- Unlimited Choice vs A Choice Few. Ever sit down with the remote and start flipping on a system with 200 or 300 channels? I find the time wasted searching makes me feel what I settle on has less value (There is so much trash on TV, how could this be different?). Compare that to deciding at the beginning of the week on a show you want to catch, programing the DVR or scheduling an evening around the event… Seems more special and you’re less likely to forget the popcorn. There is a limit to how many ideas management can manage.
- Unlimited Time vs Time Constraints. Hallmark was an interesting place. Seasonal product always shipped within a very narrow window of time. (Kind of has to, not like Valentines Day is going to wait now is it.) Everyday product (things for birthdays or thank yous) tended to slip because the deadlines felt made-up. This created some interesting differences in decision making and also tended to put seasonal items at the forefront of shortening lead times and development cycles. If one must finish, one will manage the trade-offs necessary to meet a schedule.
- Unlimited Customization vs Clear Upgrade. I picked up a really cool stereo microphone that can hook directly through USB as well as a whole host of other features. The instruction book is 60 pages long give or take. Took me an hour to figure out how to hook it up to my computer. I feel like my dad did when the VCR light kept blinking 12:00. So much nicer to start with something simple that works and then move forward when I’m ready. Limiting the user experience can improve the user experience.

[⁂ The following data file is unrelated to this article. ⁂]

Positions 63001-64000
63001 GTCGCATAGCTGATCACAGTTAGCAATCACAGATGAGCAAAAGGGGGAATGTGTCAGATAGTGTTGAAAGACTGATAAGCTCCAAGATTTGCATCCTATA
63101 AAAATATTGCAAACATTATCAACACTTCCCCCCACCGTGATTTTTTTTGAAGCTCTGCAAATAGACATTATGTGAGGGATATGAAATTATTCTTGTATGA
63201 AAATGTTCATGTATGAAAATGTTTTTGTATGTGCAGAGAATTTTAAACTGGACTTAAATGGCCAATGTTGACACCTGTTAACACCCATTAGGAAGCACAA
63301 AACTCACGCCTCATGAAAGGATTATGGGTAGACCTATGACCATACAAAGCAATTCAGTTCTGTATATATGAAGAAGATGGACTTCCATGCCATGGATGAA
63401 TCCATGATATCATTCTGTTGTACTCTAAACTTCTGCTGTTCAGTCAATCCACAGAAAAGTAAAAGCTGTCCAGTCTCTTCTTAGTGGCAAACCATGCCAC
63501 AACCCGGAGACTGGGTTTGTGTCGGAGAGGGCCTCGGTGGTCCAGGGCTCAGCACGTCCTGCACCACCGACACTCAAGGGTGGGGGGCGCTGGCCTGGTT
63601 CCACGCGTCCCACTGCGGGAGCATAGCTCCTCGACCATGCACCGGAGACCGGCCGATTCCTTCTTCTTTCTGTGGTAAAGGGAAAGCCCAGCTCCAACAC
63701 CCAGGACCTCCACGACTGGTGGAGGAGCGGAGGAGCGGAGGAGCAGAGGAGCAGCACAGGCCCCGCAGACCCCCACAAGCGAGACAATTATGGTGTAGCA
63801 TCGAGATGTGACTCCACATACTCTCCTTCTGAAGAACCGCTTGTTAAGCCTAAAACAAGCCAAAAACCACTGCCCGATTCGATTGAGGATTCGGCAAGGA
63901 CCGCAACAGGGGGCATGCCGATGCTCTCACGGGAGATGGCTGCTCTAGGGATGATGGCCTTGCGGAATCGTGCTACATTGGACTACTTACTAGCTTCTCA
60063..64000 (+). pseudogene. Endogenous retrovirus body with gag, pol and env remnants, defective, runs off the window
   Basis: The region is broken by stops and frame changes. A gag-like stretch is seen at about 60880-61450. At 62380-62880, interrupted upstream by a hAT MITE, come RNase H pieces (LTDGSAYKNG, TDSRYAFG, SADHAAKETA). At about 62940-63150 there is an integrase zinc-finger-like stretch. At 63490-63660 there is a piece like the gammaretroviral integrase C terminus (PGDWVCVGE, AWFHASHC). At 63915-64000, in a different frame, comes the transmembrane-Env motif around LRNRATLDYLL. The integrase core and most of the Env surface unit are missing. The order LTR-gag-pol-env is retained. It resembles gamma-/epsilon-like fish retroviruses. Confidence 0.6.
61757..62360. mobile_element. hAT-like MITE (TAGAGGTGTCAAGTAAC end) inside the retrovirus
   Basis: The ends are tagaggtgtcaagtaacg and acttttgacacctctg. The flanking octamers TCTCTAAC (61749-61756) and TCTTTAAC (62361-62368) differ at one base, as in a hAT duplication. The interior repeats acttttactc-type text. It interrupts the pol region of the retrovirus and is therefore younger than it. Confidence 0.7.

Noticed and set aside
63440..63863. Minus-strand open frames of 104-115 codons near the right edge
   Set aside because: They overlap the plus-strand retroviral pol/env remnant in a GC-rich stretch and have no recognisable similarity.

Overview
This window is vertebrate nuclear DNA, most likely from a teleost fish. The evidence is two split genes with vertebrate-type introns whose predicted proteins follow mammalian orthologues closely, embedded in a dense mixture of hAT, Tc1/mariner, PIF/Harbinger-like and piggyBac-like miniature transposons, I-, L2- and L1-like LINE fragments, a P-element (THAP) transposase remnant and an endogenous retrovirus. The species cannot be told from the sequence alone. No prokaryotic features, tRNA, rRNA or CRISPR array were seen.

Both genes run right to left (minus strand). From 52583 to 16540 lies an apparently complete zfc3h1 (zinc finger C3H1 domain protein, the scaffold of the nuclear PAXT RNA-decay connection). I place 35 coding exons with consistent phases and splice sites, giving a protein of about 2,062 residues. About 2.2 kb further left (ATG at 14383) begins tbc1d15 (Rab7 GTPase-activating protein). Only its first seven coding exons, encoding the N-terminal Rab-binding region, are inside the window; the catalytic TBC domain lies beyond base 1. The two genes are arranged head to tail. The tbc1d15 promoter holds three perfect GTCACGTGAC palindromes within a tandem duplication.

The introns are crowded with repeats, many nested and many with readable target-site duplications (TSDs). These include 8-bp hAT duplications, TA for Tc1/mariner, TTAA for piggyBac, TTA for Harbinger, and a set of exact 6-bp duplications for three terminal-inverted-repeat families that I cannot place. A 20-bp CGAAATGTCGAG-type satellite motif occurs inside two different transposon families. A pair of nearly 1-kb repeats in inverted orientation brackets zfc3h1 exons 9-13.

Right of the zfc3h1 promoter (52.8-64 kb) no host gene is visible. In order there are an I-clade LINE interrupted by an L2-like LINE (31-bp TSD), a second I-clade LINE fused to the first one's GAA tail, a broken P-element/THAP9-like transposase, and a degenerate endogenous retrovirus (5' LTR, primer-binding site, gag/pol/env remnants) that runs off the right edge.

Janice Cartier, a wonderful creative spirit and New Orleans expat, got me thinking down these lines with a post on her Ziploc studio. A concept where she picks a few artsy tools that fit into a Ziploc bag and heads off to create. Limiting concerns about what to work with leads to limitless creations with the materials at hand.
Innovation in a company can be driven that way as well.
So how can Cardboard Creativity help navigate the Uncertainty Paradox?
Creating boundaries and limits is not the same thing as limited thinking. By establishing the constraints within which you will be working you help direct results towards implementable rather than the blue sky. I think this may be one critical reason why so many big business ideas come out of garages, shacks and dorm rooms. The constraints are obvious and looming, the desire to overcome immediate and pressing. Cardboard Creativity is all about ‘making do, while making great.’ Overcoming limitations and breaking down template thinking by focusing on the core of an idea rather than the fuzzy periphery.
So box your innovative initiatives. Cardboard is great to get things moving, but if you need to break out a wall it is only cardboard afterall.